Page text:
Saudi minister says military response to attack on oil facilities still being considered
Saudi Arabia has said that US patience with Iran is not inexhaustible and warned that military options are still being considered following the attack on the Aramco oil facilities earlier this month.
The Saudi foreign affairs minister, Adel al-Jubeir, also said the UN-commissioned report into the origins of the attack will be available fairly soon, and described the EU’s Monday statement ascribing responsibility to Iran as “very significant”.
His remarks suggest Saudi Arabia is still putting private pressure on Donald Trump’s administration not to limit his response to the 14 September attack to further sanctions and the deployment of additional troops to defend the oil facilities.
Jubeir said: “We want to mobilise international support, and we want to look at a whole list of options – diplomatic options, economic options and military options – and then make the decision.”
Speaking on the margins of the UN general assembly in New York, he said: “This action will have consequences and Iran must know this.”
He added: “When push comes to shove, there comes a point when even America’s patience runs out – and Iran must be aware of that.”
The attacks temporarily knocked out more than 5% of global oil production and caused petroleum prices to rise.
Also at the UN, the French president, Emmanuel Macron, said on Tuesday he was hoping for a breakthrough with Iran over the possibility of reopening talks in the coming hours.
But the Iranian president, Hassan Rouhani, denied he was willing to drop his demand that US sanctions are lifted before talks can begin.
Macron told the general assembly: “I am not naive at all and I don’t believe in miracles. I believe it takes courage to build peace and that is why it is important for the United States, Iran and the signatories of the agreement to show this courage.”
But Jubeir set out a series of tough conditions for renegotiating the 2015 Iran nuclear deal, including fresh restrictions on its nuclear programme after 2025, a 24/7 inspection regime all over the country and restrictions on its ballistic missile programme.
The demand, he said was “no nukes, no missiles and no terrorism”, adding: “The Europeans were coming round to this being the objective. We believe appeasement does not work with Iran.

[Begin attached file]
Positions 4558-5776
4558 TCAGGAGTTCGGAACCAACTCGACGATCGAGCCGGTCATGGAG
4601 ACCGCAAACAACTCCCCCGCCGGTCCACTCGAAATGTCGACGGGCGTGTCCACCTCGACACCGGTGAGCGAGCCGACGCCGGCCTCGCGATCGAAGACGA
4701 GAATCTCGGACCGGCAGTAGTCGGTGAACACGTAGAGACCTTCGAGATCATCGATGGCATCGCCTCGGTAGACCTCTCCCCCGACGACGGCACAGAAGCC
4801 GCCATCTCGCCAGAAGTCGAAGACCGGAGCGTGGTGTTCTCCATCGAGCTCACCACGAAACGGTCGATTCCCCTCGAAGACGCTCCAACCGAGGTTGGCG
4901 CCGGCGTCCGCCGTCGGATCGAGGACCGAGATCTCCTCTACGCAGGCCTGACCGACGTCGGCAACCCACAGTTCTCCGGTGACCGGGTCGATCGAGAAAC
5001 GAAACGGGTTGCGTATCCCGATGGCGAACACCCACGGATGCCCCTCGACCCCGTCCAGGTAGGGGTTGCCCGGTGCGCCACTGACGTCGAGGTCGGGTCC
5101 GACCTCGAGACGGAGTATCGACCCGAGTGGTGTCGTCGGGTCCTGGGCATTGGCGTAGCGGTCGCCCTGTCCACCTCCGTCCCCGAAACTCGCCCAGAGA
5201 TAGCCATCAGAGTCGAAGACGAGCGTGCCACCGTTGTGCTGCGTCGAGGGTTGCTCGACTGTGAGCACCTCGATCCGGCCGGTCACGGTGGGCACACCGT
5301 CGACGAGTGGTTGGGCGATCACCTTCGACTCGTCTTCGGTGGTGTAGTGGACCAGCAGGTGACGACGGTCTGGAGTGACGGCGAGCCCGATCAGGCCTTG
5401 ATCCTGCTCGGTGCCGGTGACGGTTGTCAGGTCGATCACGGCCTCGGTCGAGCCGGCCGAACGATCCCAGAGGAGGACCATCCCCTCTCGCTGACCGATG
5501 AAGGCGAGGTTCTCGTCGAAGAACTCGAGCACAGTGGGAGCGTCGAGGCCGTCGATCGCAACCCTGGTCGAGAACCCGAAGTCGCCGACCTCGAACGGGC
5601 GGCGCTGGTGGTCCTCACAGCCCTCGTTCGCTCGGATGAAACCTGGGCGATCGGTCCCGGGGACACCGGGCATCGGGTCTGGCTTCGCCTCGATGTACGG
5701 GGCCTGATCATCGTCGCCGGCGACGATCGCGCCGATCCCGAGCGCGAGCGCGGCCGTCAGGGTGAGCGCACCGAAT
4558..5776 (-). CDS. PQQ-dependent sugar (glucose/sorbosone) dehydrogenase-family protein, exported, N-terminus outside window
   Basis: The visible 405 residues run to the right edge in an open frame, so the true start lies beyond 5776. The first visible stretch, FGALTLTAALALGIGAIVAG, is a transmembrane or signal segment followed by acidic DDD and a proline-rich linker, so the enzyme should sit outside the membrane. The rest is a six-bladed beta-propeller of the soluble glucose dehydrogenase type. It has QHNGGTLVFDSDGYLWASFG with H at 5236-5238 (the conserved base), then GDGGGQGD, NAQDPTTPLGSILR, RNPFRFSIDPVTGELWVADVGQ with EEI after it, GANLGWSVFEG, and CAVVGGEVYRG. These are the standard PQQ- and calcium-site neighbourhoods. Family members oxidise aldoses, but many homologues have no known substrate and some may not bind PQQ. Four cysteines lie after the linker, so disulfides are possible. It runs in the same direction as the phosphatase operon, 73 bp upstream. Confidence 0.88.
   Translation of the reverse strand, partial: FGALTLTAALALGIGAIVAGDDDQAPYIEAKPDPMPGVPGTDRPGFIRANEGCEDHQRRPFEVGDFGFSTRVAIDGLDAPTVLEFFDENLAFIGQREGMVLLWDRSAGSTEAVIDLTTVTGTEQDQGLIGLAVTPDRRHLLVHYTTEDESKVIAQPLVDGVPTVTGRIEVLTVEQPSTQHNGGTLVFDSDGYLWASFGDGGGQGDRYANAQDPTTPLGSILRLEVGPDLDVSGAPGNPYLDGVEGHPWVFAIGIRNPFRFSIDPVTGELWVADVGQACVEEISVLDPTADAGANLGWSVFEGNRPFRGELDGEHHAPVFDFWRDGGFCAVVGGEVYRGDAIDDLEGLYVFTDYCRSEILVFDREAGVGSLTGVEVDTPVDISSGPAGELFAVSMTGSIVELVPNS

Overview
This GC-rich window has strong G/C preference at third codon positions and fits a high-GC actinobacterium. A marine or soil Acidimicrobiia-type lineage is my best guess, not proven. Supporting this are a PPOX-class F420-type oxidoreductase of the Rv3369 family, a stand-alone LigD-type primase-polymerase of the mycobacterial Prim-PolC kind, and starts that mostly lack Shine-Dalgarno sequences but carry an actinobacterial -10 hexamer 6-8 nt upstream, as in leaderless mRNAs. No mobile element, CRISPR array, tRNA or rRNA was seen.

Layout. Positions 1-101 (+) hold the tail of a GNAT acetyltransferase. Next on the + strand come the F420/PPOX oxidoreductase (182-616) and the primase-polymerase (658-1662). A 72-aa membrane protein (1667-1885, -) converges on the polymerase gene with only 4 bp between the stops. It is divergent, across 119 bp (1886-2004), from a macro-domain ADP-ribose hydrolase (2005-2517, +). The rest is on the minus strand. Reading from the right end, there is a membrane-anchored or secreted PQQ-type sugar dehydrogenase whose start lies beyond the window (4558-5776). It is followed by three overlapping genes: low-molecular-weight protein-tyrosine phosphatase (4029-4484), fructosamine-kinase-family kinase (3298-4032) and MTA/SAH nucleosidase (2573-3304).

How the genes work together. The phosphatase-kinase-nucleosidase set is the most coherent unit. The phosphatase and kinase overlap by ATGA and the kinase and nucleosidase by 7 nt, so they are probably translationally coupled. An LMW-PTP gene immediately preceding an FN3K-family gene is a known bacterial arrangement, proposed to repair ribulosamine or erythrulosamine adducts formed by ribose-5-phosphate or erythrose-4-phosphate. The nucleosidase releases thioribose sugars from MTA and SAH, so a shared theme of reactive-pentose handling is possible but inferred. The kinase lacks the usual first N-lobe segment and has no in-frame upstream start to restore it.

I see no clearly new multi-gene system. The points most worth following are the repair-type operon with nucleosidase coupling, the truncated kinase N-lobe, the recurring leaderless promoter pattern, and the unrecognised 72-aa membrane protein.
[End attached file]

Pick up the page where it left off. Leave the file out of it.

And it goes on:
“We believe that when Europeans did not take a strong position after the attacks on the pipelines and oilfield in Shaybah [in August], this emboldened and encouraged Iran.”
Although Yemen’s Iran-backed Houthi rebels claimed responsibility for the attacks on the Abqaiq and Khurais facilities, Riyadh, Washington and the EU have laid the blame on Iran.
The US said it had expected Monday’s statement by the UK, France and Germany, stating that Iran was behind the attack, because European and US investigators are examining weapons fragments together in Saudi Arabia.
“I really appreciate that our allies … have come forward and recognised publicly the truth,” the US assistant secretary of state for the near east, David Schenker, told journalists.
“This did not come as a major surprise. The Brits and the French are on the ground with us, with the Saudis and the UN part of the investigative team in Saudi Arabia,” Schenker said.
“We have been transparent in terms of chain of custody … of all the equipment that we now have from the attack. And we’re exploiting it together.
“Even before we have finished this investigation, the evidence that is emerging is incontrovertible.”
The US has been insistent that it would not carry out a retaliatory strike, but would beef up Saudi defences and increase other forms of pressure on Iran.
Trump on Tuesday called on other nations to join the US in pressuring Iran after the attacks, but said there was still a path to peace.